If you haven’t yet visited Cape Nature’s Anysberg Nature Reserve between Laingsburg, Ladismith and Montagu in the Karoo, do it now. It’s a special place for endangered plants and riverine rabbits, but you can also kick back and relax in the silence, gaze at the stars or choose from a number of activities like hiking, horse riding and mountain biking.
If horses aren’t your thing, hire a mountain bike – or bring your own – to explore the tracks in the reserve. Or drive the network of gravel roads in your high-clearance 4x4. At Vrede, where the chalets, campsite and offices are, there’s a swimming pool and wooden deck for cooling off on hot days, or you can go paddling and bird-watching on Rooidam not far away.
But perhaps the two best activities are simply to walk the veld or look at the stars. The walk to the Landsekloof waterfall is about 1.5km from the start of the kloof, some 6km from the cottages. Although it’s the only official trail, there are lots of other paths through the veld where you might spot some of the reserve’s gemsbok, red hartebeest, steenbok or Cape mountain zebra.
‘We also have two PhD students from France conducting research in and around Anysberg,’ he says. ‘Marine Drouilly is comparing the distribution, diet and behaviour of caracal and black-backed jackal on Anysberg with those on private farms, while Elsa Bussiere’s research is looking at distribution and numbers of brown hyena in the area, and collecting scats to analyse their diet.’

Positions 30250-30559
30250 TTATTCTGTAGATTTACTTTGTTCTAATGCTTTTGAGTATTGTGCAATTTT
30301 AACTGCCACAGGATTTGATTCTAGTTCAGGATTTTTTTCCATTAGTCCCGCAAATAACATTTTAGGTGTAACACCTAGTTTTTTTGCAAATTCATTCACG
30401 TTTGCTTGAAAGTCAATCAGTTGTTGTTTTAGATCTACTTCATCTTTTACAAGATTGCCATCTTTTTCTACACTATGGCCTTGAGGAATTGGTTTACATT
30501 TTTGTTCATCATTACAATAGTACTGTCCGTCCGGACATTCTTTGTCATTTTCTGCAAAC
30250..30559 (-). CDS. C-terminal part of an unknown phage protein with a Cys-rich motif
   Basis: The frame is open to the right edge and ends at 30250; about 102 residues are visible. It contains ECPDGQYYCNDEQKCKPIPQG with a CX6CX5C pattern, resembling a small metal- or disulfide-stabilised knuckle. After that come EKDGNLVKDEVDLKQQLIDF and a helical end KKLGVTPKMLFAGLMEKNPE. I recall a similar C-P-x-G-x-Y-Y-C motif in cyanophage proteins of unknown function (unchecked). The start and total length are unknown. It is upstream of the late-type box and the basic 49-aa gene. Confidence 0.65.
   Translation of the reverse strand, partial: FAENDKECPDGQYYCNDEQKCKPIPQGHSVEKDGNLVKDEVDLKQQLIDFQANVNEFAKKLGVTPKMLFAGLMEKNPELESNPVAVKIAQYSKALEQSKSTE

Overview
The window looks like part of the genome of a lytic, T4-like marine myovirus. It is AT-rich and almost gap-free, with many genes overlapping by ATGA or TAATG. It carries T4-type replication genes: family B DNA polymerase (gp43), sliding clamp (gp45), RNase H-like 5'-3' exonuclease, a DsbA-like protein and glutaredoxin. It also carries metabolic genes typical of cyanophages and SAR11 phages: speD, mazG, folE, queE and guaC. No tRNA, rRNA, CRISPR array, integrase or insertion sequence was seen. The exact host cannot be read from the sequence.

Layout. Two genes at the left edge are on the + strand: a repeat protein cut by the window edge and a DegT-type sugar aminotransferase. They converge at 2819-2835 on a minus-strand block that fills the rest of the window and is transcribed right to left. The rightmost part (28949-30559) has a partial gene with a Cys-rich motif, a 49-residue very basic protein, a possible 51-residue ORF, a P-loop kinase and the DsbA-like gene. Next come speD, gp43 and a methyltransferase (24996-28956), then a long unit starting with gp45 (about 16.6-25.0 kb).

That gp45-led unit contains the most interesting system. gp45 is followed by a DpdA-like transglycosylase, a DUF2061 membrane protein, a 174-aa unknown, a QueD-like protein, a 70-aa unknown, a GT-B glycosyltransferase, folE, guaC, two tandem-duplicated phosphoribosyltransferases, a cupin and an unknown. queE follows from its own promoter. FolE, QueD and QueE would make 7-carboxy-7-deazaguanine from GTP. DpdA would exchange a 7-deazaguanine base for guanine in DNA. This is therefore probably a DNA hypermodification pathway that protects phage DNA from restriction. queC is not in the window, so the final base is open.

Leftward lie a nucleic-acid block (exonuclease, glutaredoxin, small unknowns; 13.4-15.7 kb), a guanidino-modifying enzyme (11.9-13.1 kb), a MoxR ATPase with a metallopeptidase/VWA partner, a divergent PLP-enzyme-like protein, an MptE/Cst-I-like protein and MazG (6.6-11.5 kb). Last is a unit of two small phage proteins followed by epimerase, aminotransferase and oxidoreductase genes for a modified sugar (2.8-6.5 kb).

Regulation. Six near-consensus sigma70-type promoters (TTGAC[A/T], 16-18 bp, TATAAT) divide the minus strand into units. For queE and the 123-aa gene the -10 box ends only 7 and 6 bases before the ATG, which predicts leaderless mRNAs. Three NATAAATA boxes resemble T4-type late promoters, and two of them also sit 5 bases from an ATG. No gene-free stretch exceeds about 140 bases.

If you’re a plant nut, you’ll be in heaven on your walks here, where there are many rare and endangered species. ‘Anysberg falls into two biomes – Succulent Karoo and Fynbos,’ says Brand. ‘We have rare succulents like the mauve Gibbaeum nebrownii (vis-oë) and bright yellow Tanquana hilmarii (klipvygie). We also have rare fynbos like Leucadendron osbornei, which is endemic to the area.’
But if you’re really keen to learn, join a guided star gazing evening at Vrede, using the reserve’s telescopes and tapping into the knowledge of Marius Brand or one of the other three star guides, who were trained by astronomy guides Chris De Coning and Kechil Kirkham from Over The Moon. Depending on the time of year, they might be able to point out Jupiter and its moons, Saturn’s rings or the Andromeda galaxy, 2.5 million light years away.